“The French nation has been preserved there. As a result, one can observe the customs and the language spoken duringLouis XIV’sreign.” (Note 2)[ii] (Corbo’s translation)
« [I]l n’y a pas six mois, je croyais, comme tout le monde, que le Canada était devenu complètement anglais. » (Tocqueville)
In a letter to his mother, dated 7 September 1831, Tocqueville writes that: “not even six months ago, [he] believed, like everyone else, that Canada had become thoroughly English.” (Corbo’s translation)
« Nous nous sentions comme chez nous, et partout on nous recevait comme des compatriotes, enfants de la vieille France, comme ils l’appellent. À mon avis, l’épithète est mal choisie : la vieille France est au Canada ; la nouvelle est chez nous. » (Note 3)[iii] (Tocqueville)
“We felt like we were at home and everywhere people greeted us as one of their own, as descendants of ‘Old France’ as they called it. But to me, it seems more like Old France lives on in Canada and that it is our country [France] which is the new one.” Thus, Tocqueville was surprised by realities he discovered in Canada. Compared to his visits to other foreign countries, the visit to Lower Canada was a brief one. (Note 4) (Tocqueville & Corbo.)
He notes that the seigneurial system is, for the most part, a “formality,” and that Religion is central to the community.
“The seigneurial system, which would last until 1854, is more of a formality than anything else, even though it is a source of irritation for some. But this does not keep the lands from being properly farmed or from prospering. Religion is central to the community; the clergy holds an important place and proves to be unquestionably loyal to the British authority.” (Corbo)
The Wealth is under English Control
Even though the peasants are prosperous, the real wealth is in the hands of the country’s Englishmen. The Mondelet brothers, who [sic] Tocqueville met in Montreal on August 24th, as well as the anonymous English merchant he met on August 26th, reveal to Tocqueville that, “almost all the wealth and commerce is under English control.” On September 1st, Tocqueville confirms in his notes that “the English have control of all foreign trade and run domestic trade without any opposition.” (Note 7)[iv] (Corbo & Corbo’s translations)
Si les paysans sont prospères, la grande richesse, elle, appartient aux Anglais du pays. Tant les frères Mondelet, rencontrés à Montréal le 24 août, que le marchand anglais anonyme de Québec, le 26 août, indiquent à Tocqueville que « presque toute la richesse et le commerce est dans les mains des Anglais. » (Corbo & others)
Predominance of the English Language & Anglicisms
In both cities, “all the signs [enseignes] are in English and there are only two English theatres.” During his visit to the courthouse in Quebec City, Tocqueville observes the predominance of the English language and the mediocrity of the language of French-speaking lawyers, which is riddled with Anglicisms. (Note 8)[v] (Corbo.)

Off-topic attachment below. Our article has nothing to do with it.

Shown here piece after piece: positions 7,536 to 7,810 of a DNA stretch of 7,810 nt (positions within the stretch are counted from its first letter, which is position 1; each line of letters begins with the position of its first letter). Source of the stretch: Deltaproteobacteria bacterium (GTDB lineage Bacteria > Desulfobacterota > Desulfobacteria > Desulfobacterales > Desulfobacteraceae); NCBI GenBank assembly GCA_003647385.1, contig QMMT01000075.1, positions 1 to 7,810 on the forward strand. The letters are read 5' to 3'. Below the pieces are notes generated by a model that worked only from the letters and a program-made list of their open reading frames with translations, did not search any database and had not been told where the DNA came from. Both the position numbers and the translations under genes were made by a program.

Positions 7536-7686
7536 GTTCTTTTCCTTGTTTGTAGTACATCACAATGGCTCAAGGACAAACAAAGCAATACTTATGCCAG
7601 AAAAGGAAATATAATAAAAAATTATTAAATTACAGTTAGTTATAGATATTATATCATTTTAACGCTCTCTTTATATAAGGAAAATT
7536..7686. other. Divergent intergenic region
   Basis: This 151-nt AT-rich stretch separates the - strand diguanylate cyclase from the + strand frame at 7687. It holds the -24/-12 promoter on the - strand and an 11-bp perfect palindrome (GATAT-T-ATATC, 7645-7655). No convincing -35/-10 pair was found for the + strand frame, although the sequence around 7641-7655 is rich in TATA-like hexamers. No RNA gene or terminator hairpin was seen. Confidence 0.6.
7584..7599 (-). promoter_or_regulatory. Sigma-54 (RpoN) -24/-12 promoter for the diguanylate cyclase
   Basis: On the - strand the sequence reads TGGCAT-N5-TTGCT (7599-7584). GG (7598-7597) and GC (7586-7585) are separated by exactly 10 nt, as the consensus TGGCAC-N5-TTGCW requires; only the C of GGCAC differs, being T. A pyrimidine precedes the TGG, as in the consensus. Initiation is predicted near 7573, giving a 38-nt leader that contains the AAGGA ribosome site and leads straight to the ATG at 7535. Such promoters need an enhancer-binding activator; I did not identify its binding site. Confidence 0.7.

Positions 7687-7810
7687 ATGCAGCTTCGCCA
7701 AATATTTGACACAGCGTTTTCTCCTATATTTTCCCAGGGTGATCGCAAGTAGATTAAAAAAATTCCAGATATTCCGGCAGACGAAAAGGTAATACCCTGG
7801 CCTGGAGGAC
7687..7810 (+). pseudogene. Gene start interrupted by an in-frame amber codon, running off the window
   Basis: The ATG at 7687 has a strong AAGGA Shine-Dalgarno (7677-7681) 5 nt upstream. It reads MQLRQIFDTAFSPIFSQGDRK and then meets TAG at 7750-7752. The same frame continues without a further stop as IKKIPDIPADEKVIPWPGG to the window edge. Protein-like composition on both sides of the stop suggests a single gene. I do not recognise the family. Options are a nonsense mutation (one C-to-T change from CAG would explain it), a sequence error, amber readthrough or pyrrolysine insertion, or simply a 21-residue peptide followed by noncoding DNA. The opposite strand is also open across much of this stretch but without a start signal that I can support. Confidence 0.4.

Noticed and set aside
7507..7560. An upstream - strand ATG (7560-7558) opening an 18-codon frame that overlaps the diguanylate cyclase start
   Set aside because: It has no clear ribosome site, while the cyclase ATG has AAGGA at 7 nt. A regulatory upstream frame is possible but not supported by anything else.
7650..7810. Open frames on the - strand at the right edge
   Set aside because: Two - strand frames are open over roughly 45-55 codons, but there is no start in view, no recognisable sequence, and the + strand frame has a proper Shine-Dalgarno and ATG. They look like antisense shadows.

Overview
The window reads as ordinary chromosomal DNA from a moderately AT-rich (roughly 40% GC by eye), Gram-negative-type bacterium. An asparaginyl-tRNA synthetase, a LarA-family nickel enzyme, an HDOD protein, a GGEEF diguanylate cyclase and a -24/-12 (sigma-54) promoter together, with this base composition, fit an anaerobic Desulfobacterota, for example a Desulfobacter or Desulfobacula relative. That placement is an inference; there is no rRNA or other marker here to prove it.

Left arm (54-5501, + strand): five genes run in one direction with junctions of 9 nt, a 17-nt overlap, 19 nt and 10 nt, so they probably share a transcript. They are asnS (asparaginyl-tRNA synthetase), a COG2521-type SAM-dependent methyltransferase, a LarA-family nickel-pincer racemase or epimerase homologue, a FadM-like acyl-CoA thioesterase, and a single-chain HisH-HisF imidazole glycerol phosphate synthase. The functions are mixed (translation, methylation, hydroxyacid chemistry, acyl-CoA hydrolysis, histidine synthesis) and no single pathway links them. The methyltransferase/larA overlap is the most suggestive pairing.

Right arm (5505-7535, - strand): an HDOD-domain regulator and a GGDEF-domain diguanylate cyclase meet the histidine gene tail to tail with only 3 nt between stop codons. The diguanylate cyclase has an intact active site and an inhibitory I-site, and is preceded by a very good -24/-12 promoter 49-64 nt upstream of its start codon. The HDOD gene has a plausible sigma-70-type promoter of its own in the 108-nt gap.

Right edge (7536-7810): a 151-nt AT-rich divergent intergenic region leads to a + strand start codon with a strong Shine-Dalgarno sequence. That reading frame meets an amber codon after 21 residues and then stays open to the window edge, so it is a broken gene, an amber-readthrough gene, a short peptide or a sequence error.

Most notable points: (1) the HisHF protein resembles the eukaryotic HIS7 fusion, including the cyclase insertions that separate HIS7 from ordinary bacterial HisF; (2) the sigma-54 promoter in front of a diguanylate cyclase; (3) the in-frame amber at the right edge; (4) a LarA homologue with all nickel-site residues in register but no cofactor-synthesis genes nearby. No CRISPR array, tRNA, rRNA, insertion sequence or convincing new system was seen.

Tant à Montréal qu’à Québec, la langue anglaise domine dans la vie et sur la place publique: « La plupart des journaux, les affiches et jusqu’aux enseignes des marchands français sont en anglais. » (Corbo & Tocqueville)
So, on 26 August, having visited the courthouse, Tocqueville comes to the conclusion that the French who live in the former New France are a conquered people and that it is an “irreversible tragedy.”
Je n’ai jamais été plus convaincu qu’en sortant [de ce tribunal] que le plus grand et le plus irrémédiable malheur pour un peuple c’est d’être conquis.
“I have never been more convinced than after I left the courthouse that the greatest and most irreversible tragedy for a people is to be conquered.” (Note 10)[vi] (Corbo’s translation)
Having expressed pleasure in finding that New France had become Old France, Tocqueville then fears for the future of the French nation he has visited. He was right. The French-Canadian habitant was still prosperous, but there did come a point when the thirty acres could no longer be divided. In fiction as in history, regionalism died. In his 1938 Trente Arpents, or Thirty Acres,Ringuet, the pseudonym used by Philippe Panneton, chronicled its passing away in a poignant manner. The habitant had nowhere to go. Nearly a million French-Canadians and Acadians left for the United States.
My dear friend and former neighbour for 22 years, the Honourable Allan J. MacEachen, died on 12 September 2017, the year Canada celebrated its 150th birthday and the year he turned 96. Mr MacEachen passed away at St Martha’s Hospital in Antigonish, Nova Scotia. He had studied at St Francis Xavier University and returned to StFX to teach Economics. He owned a house across the street from the campus, a few steps from my house. In fact, Allan J.’s backyard ran into mine. I didn’t fully own my backyard. We therefore shared the backyard and a barn.